By the time it reaches its fiery finale, the film feels less mythic than self-consciously portentous.
  25. An engaging battle between terrific acting and a flawed script.
  26. 50
    I feel prodigious emotion underneath the pretty, preserved features of The Ballad of Jack and Rose, channeled into a vehicle that's a half-successful imitation of "You Can Count on Me" or "In the Bedroom."
  27. Strong performances and Miller's equivocal stance toward her characters save the movie from its symbolic overload and melodramatic crash course, but in the end there may be less here than meets the eye.
  28. 50
    If only Miller's writing had some human zest. Nearly everybody here is crunchy, salt-of-the-earth organic, and off in a dreamland.
  29. A self-conscious attempt at the brass ring.
  30. 50
    Often seems less like a fully realized film than an illustrated story, its paragraphs reduced to neatly contrived set pieces.
  31. 50
    Miller has crafted some intriguing, complex characters and stranded them in a muddled story that doesn't know quite what to do with them.
  32. "Velocity" told multiple stories, each lasting half an hour, but "Ballad" wears out one tale before its end.
  33. Reviewed by: Jeremy Mathews
    40
    Might not have been a bad film if its characters never said anything and some obnoxious visual metaphors were removed.
  34. Ms. Miller has attempted to elevate a small Oedipal story about two damaged souls into a grandiloquent epic, Shakespeare by way of Bob Dylan. She misses by a significantly wide mark, largely because she loves her monster too much and his victim too little.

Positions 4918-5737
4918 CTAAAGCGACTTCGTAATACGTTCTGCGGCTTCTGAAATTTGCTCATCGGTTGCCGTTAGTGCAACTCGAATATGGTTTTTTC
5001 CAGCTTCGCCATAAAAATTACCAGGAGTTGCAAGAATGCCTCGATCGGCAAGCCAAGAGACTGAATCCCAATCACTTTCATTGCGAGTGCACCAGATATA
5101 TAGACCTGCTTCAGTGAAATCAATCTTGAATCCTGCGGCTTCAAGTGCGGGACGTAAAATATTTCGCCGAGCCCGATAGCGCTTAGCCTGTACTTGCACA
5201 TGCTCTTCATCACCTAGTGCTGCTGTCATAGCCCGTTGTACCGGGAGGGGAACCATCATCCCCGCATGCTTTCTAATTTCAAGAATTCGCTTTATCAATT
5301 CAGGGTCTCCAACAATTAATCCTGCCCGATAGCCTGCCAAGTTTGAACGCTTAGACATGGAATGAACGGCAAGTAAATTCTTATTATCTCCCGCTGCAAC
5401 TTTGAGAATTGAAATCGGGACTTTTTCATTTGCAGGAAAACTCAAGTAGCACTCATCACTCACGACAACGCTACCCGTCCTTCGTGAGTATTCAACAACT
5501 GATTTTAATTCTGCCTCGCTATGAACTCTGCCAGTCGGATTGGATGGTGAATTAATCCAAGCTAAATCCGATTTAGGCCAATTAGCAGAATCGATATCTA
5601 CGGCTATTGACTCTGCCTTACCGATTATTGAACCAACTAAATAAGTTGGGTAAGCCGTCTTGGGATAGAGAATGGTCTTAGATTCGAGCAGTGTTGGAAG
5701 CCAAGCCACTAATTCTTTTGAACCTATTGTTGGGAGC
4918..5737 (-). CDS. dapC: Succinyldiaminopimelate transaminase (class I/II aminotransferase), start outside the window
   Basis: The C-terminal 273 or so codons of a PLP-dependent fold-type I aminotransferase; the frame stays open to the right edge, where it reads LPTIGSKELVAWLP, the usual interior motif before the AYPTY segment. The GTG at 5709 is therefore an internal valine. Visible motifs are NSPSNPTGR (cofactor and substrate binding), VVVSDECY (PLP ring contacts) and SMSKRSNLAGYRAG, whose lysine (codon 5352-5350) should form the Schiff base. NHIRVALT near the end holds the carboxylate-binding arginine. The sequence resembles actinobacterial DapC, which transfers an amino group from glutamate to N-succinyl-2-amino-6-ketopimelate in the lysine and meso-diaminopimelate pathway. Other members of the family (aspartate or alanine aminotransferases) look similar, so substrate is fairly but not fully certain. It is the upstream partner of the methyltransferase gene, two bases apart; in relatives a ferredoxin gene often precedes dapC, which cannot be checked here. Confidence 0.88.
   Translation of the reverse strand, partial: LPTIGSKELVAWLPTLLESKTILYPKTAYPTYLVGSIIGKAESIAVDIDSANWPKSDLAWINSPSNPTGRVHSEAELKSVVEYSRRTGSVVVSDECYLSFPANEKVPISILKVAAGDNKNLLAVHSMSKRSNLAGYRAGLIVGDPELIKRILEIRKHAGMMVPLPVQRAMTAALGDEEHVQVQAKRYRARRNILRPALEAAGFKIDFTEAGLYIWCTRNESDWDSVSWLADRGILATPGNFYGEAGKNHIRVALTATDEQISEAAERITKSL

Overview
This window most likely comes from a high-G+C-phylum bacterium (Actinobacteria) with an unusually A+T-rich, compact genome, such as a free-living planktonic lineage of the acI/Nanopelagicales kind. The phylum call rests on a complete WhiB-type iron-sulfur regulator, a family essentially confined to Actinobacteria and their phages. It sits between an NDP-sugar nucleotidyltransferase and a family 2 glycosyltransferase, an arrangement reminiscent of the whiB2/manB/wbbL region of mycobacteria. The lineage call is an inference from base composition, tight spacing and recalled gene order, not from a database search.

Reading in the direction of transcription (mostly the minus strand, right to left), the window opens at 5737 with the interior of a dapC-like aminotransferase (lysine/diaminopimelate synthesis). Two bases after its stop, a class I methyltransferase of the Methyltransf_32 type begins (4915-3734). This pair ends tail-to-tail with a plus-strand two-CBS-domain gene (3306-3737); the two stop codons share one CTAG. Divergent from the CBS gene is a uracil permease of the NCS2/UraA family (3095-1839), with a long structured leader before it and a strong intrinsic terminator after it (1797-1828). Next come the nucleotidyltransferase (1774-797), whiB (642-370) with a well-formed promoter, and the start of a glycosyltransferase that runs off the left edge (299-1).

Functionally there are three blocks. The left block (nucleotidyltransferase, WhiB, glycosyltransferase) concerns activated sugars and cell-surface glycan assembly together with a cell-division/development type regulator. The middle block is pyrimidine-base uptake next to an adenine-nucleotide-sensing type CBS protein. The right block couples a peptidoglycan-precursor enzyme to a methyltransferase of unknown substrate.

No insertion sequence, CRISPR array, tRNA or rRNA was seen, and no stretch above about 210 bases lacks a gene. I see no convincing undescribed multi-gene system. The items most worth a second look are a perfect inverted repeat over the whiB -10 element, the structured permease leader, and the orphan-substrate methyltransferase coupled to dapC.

35. 30
    Some good Bob Dylan songs are called in to underline the big moments, but end up eclipsing them instead. There's more drama and insight in a snippet of "One More Cup Of Coffee" than the entirety of Jack & Rose.
User Score
6.6

Generally favorable reviews- based on 20 Ratings

User score distribution:
  1. Positive: 8 out of 10
  2. Mixed: 0 out of 10
  3. Negative: 2 out of 10
  1. Mar 31, 2013
    6
    The acting by über method actor Lewis and Belle is very believable, but the story of these somewhat hippy-like nature people was difficult toThe acting by über method actor Lewis and Belle is very believable, but the story of these somewhat hippy-like nature people was difficult to identify with for me personaly. This fact also made it feel longer than the 107 mins it lasts. It's a good movie for the right kind of people, but just not for me Full Review »
  2. AmurabiM.
    Aug 16, 2006
    6
    Charged of forced symbolism, the third feature of Rebecca Miller feels a little bit contradictorial. Yes, we have a Oedipal story (in this Charged of forced symbolism, the third feature of Rebecca Miller feels a little bit contradictorial. Yes, we have a Oedipal story (in this case, an Electra Complex) with a little twisted, provoking and dsiturbing touch. We have the idea of a metaphor of love between fathers and daughters and the reactions in front a change. But we have too, some kind of pretentiousness; a kind of artistic snobism and some indie cliches. Rebecca Miller have the sense to use some great actors (including Jena Malone, Jason Lee and Paul Dano) to make the story believable and real. The trouble comes with the sense of the script, thet looks a little bit self conscious of its pomp and arrogance. We enjoy the pace, yes, but we feel a little bit saturated of intelectualism as a trick to cover the flaws of the narrative. In a general sense, regular. Full Review »